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Contractile Protein Isoform Switch Prompts iPSC-derived Cardiomyocytes to Mature

Review of “Advancing physiological maturation in human induced pluripotent stem cell‐derived cardiac muscle by gene editing an inducible adult troponin isoform switch” from STEM CELLS by Stuart P. Atkinson

The generation and subsequent differentiation of human induced pluripotent stem cells into beating cardiomyocytes (hiPSC‐CMs) have provided a platform for the study of cardiac physiology and the development of regenerative approaches; however, the immature status of hiPSC‐CMs generated using current approaches has hampered subsequent research [1, 2].

Interestingly, recent studies from the laboratory of Joseph M. Metzger (University of Minnesota, Minneapolis, MN, USA) established that specific myofilament regulatory protein isoform transitions direct the maturation of the cardiac sarcomere, the functional unit of cardiac muscle governing overall heart performance [3, 4].  Specifically, a developmentally directed gene‐regulated mechanism prompts the replacement of the slow skeletal form of the thin myofilament regulatory protein troponin I (ssTnI) in human fetal mammalian cardiac myocytes with an adult cardiac troponin I (cTnI) isoform in the adult heart to allow for developmentally adequate heart pump performance. Unfortunately, the fetal-to-adult switch of these key contractile proteins represents a roadblock to maturity in hiPSC‐CMs [1, 2].

In their new STEM CELLS study, researchers from the Metzger laboratory describe their attempts at promoting hiPSC‐CM maturation by engineering iPSCs through gene-editing technology to carry a drug‐inducible expression cassette controlling the expression of adult cTnI that can be switched on during the in-vitro development of hiPSC‐CMs [5]. Overall, the authors provide evidence that the sarcomeric maturation and induction of adult-like cardiomyocyte function following TnI expression in hiPSC‐CMs may foster the application of these mature cells in the study of cardiac physiology and the development of regenerative approaches.

Wheelwright et al. employed a transcription activator‐like effector nuclease‐based gene-editing platform to insert a doxycycline‐inducible cTnI expression system into a safe harbor site in iPSCs, which they then differentiated into CMs. The induction of cTnI expression in engineered iPSC-CMs led to a significant increase in adult/fetal isoform ratio at the mRNA and protein level and the correct localization of cTnI within the sarcomere.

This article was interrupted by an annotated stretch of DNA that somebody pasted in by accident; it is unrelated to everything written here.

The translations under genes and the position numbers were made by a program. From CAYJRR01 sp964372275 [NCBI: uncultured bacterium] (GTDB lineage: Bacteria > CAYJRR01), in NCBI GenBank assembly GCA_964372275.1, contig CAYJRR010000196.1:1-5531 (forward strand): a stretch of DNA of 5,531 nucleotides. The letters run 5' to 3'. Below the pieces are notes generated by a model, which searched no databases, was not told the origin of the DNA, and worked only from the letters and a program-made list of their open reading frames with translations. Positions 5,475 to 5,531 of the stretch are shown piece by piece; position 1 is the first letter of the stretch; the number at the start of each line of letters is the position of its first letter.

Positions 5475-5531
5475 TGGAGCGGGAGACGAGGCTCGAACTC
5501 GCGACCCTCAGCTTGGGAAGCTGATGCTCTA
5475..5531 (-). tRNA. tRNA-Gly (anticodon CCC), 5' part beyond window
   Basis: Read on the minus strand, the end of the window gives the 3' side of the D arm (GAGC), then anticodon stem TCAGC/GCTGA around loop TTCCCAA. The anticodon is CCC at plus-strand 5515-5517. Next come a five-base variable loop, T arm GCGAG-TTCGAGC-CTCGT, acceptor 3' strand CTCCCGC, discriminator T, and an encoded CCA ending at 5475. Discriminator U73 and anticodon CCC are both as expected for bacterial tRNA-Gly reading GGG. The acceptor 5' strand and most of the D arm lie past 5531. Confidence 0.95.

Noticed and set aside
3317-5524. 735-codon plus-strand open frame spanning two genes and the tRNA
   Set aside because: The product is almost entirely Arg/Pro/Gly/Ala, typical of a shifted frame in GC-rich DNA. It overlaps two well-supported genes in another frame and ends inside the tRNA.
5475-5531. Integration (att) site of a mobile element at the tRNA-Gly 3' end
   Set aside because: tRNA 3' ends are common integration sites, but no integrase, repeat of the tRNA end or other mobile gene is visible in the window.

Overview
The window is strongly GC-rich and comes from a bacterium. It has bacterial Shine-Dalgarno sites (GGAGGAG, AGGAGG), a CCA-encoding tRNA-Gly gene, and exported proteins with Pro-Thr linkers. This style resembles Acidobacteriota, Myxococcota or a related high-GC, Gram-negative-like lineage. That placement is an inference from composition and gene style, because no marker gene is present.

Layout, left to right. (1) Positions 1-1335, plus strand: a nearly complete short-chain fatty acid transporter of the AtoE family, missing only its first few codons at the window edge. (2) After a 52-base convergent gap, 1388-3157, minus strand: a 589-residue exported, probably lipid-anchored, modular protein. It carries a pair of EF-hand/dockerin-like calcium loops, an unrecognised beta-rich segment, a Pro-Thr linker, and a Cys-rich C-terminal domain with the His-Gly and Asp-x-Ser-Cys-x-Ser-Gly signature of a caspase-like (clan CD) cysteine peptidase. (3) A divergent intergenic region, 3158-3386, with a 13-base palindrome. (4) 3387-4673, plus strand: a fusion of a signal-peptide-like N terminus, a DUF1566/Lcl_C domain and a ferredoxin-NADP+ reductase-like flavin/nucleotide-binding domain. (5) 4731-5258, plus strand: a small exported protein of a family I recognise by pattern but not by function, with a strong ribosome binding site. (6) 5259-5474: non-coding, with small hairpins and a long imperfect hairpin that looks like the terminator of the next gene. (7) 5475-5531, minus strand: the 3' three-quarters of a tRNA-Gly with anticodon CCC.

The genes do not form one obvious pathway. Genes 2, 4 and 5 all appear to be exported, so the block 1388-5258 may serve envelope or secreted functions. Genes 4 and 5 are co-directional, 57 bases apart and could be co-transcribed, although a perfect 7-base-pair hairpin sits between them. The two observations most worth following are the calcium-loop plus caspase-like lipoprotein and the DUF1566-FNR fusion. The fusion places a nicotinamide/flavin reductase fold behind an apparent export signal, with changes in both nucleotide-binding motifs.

Encouragingly, this isoform switch prompted the acquisition of physiologically-relevant adult myocardium‐like contraction characteristics (faster cardiac muscle relaxation) that aid normal adult human heart performance [3], suggesting the maturation of fetal-like CMs into adult-like CMs. However, the authors noted that cTnI expression failed to impact other crucial developmentally-regulated maturation events within and outside the context of the sarcomere, including myosin heavy chain isoforms or the expression of calcium handling genes, suggesting that cTnI expression cannot induce CM maturation on a “global” scale alone.

Overall, the authors of this fascinating new study suggest that their findings may represent the first step towards the generation of fully mature iPSC-CMs with relevance to the further understanding of normal human cardiac physiology, drug discovery, disease modeling, and the development of advanced therapeutic strategies for cardiac regeneration/repair.

For more on maturing iPSC-CMs and their enormous potential, stay tuned to the Stem Cells Portal!


  1. Bedada Fikru B, Chan Sunny S-K, Metzger Stefania K, et al., Acquisition of a Quantitative, Stoichiometrically Conserved Ratiometric Marker of Maturation Status in Stem Cell-Derived Cardiac Myocytes. Stem Cell Reports 2014;3:594-605.
  2. Bedada FB, Wheelwright M, and Metzger JM, Maturation status of sarcomere structure and function in human iPSC-derived cardiac myocytes. Biochimica et Biophysica Acta (BBA) - Molecular Cell Research 2016;1863:1829-1838.
  3. Davis J, Westfall MV, Townsend D, et al., Designing Heart Performance by Gene Transfer. Physiological Reviews 2008;88:1567-1651.
  4. Yasuda S-i, Coutu P, Sadayappan S, et al., Cardiac Transgenic and Gene Transfer Strategies Converge to Support an Important Role for Troponin I in Regulating Relaxation in Cardiac Myocytes. Circulation Research 2007;101:377-386.
  5. Wheelwright M, Mikkila J, Bedada FB, et al., Advancing physiological maturation in human induced pluripotent stem cell-derived cardiac muscle by gene editing an inducible adult troponin isoform switch. STEM CELLS 2020;38:1254-1266.